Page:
Courtesy of Cat Cora
To try a recipe for bucatini Amatriciana with bacon from celebrity chef Cat Cora, click here.
I began writing this a few days ago, and much of what is written below was in progress when last night, as I was half asleep, my husband nudged me to say, "You have to watch this—it is very funny." I began watching Louis Black, the comedian, on the Daily Show mocking the craze of Eat, Pray, Love, and I might add rightfully so when it is the theme for a 24-hour shopping network special where you can purchase anything from diaries that look like the ones used in the movie to the words "eat, pray, love" in rhinestones. His skit was laugh-out-loud funny and made me think twice about jumping on the bandwagon ... but my thoughts and experiences are sincere, and when I spoke to Cat Cora about the movie she shared a wonderful recipe for Bucatini Amatriciana with Bacon from her new cookbook, Cat Cora's Classics with a Twist. So here goes, at the risk of seeming commercial.
The three words of the title made an instant connection with me: they conjure up most
of my basic make-up, the need to feed and nurture.
Anyone who knows me knows that when I go to New York I see three movies for every one restaurant I visit. As much as I Iive and love food, even more of an escape for me is time in front of the big screen. When the book Eat, Pray, Love came out I think my sister Andree read it first then passed it on to my sister Mary, and we are still in discussion of who gave it to our mother, who then passed it on to me. At any rate, a sign of a book's worth is when it is well-worn with turned-down pages. Although it was a very good book, it is because it was the last book that I remember my mother reading and the last book that we all shared that it will endure for me as a book worth reading.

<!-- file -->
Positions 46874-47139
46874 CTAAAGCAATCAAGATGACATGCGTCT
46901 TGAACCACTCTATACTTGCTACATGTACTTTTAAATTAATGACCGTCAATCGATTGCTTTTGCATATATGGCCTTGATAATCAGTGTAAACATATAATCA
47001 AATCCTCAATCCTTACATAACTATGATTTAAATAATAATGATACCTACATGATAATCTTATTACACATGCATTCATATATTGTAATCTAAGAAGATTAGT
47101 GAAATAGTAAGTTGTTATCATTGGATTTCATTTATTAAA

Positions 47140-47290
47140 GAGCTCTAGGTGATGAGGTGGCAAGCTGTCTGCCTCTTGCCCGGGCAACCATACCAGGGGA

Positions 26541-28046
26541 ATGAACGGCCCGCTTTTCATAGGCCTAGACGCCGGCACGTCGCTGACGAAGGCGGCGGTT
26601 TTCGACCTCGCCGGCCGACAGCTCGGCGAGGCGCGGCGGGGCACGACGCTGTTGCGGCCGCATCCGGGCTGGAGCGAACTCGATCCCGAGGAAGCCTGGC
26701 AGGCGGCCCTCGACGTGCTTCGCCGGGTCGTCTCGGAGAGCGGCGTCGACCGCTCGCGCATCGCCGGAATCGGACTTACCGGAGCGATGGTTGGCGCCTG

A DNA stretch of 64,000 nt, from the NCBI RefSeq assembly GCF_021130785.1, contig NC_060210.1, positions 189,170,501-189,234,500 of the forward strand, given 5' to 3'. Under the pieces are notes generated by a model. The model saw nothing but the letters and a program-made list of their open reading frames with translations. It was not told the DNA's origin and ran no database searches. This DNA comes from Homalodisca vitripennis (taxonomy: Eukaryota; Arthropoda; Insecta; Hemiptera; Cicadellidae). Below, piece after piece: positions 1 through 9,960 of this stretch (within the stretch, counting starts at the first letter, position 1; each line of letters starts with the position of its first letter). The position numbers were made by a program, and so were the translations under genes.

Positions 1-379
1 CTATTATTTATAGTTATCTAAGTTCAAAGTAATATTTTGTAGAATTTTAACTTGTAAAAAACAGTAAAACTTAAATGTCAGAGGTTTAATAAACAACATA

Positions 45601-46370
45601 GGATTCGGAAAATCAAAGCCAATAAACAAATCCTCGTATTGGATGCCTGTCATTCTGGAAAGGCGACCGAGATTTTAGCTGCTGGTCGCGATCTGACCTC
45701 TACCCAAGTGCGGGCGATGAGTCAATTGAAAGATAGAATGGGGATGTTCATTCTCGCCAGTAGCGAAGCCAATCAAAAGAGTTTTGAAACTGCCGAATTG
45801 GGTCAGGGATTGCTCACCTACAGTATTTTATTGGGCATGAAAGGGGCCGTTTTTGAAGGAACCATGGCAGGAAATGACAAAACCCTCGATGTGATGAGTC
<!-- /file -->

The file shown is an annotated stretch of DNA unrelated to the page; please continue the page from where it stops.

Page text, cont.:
The main character in the book discovers that spirituality, fulfillment, and happiness can sometimes be found in a simple plate of food. That is an absolute in my life and it is the way I love. I believe that as we go through life we each have our personal definitions of very simple words. The three words of the title made an instant connection with me: they conjure up most of my basic make-up, the need to feed and nurture. This is what instantly came to mind when I thought of my definition of these three words and their connection to my family and friends:
Eat. Let me prepare something for you, let me prepare something to make you feel better. Whether you have a sore throat, skinned knee, hurt feelings, or broken heart I can feed you and make it better.
Pray. For the ones I love, I pray for your safety, well-being, and happiness. Then my mother's prayer kicks in—please don't go out after midnight, nothing good happens after midnight, all intersections are dangerous, please be safe always.
Love. I am going to nurture and feed you and protect you. I will make you whatever dish it is that makes you feel loved. If you don't have one, I will create one. I just want to show you love by nurturing you with what I do best—cooking.
I thought of many people who might understand my feelings, and all of the chefs I know, I thought of Cat Cora, not only a great cook, book author, an Iron Chef, and a person with many other accolades in the food world, but also a Southern mother of four boys. And I knew a recipe from her would be even more appropriate for this post, as she has deep Mediterranean roots, growing up in a Greek family in Jackson, Mississippi. So when I asked her what Eat, Pray, Love means to her, she said:
As a mother it is about eating together, praying together and loving together. Our family does all three and as parents it is our responsibility to teach our 4 boys how to do those things. And as far as eating and cooking for 4 boys, three words, "buying in bulk!" As a chef, I eat and taste what I cook, I pray my guests like it and I love the fact that I get to do what I love everyday. As a woman I celebrate food by eating what I want in moderation, pray that it settles in the right places as I grow older and continue learning to love my body at the age of 43.
Although my mother and I both found the book to be much more about one person's awareness of self with regard to her own time, place, and personal relationships, it certainly touched us. I know when I see the movie or make Cat's Bucatini Amatriciana with Bacon that I will miss my mother and wish she were here with me, as I do every day. My mother not only taught us to eat, pray, and love, but she gave us another gift—laughter. So I know when I think of the book I will also laugh out loud and think of Louis Black's take on it.
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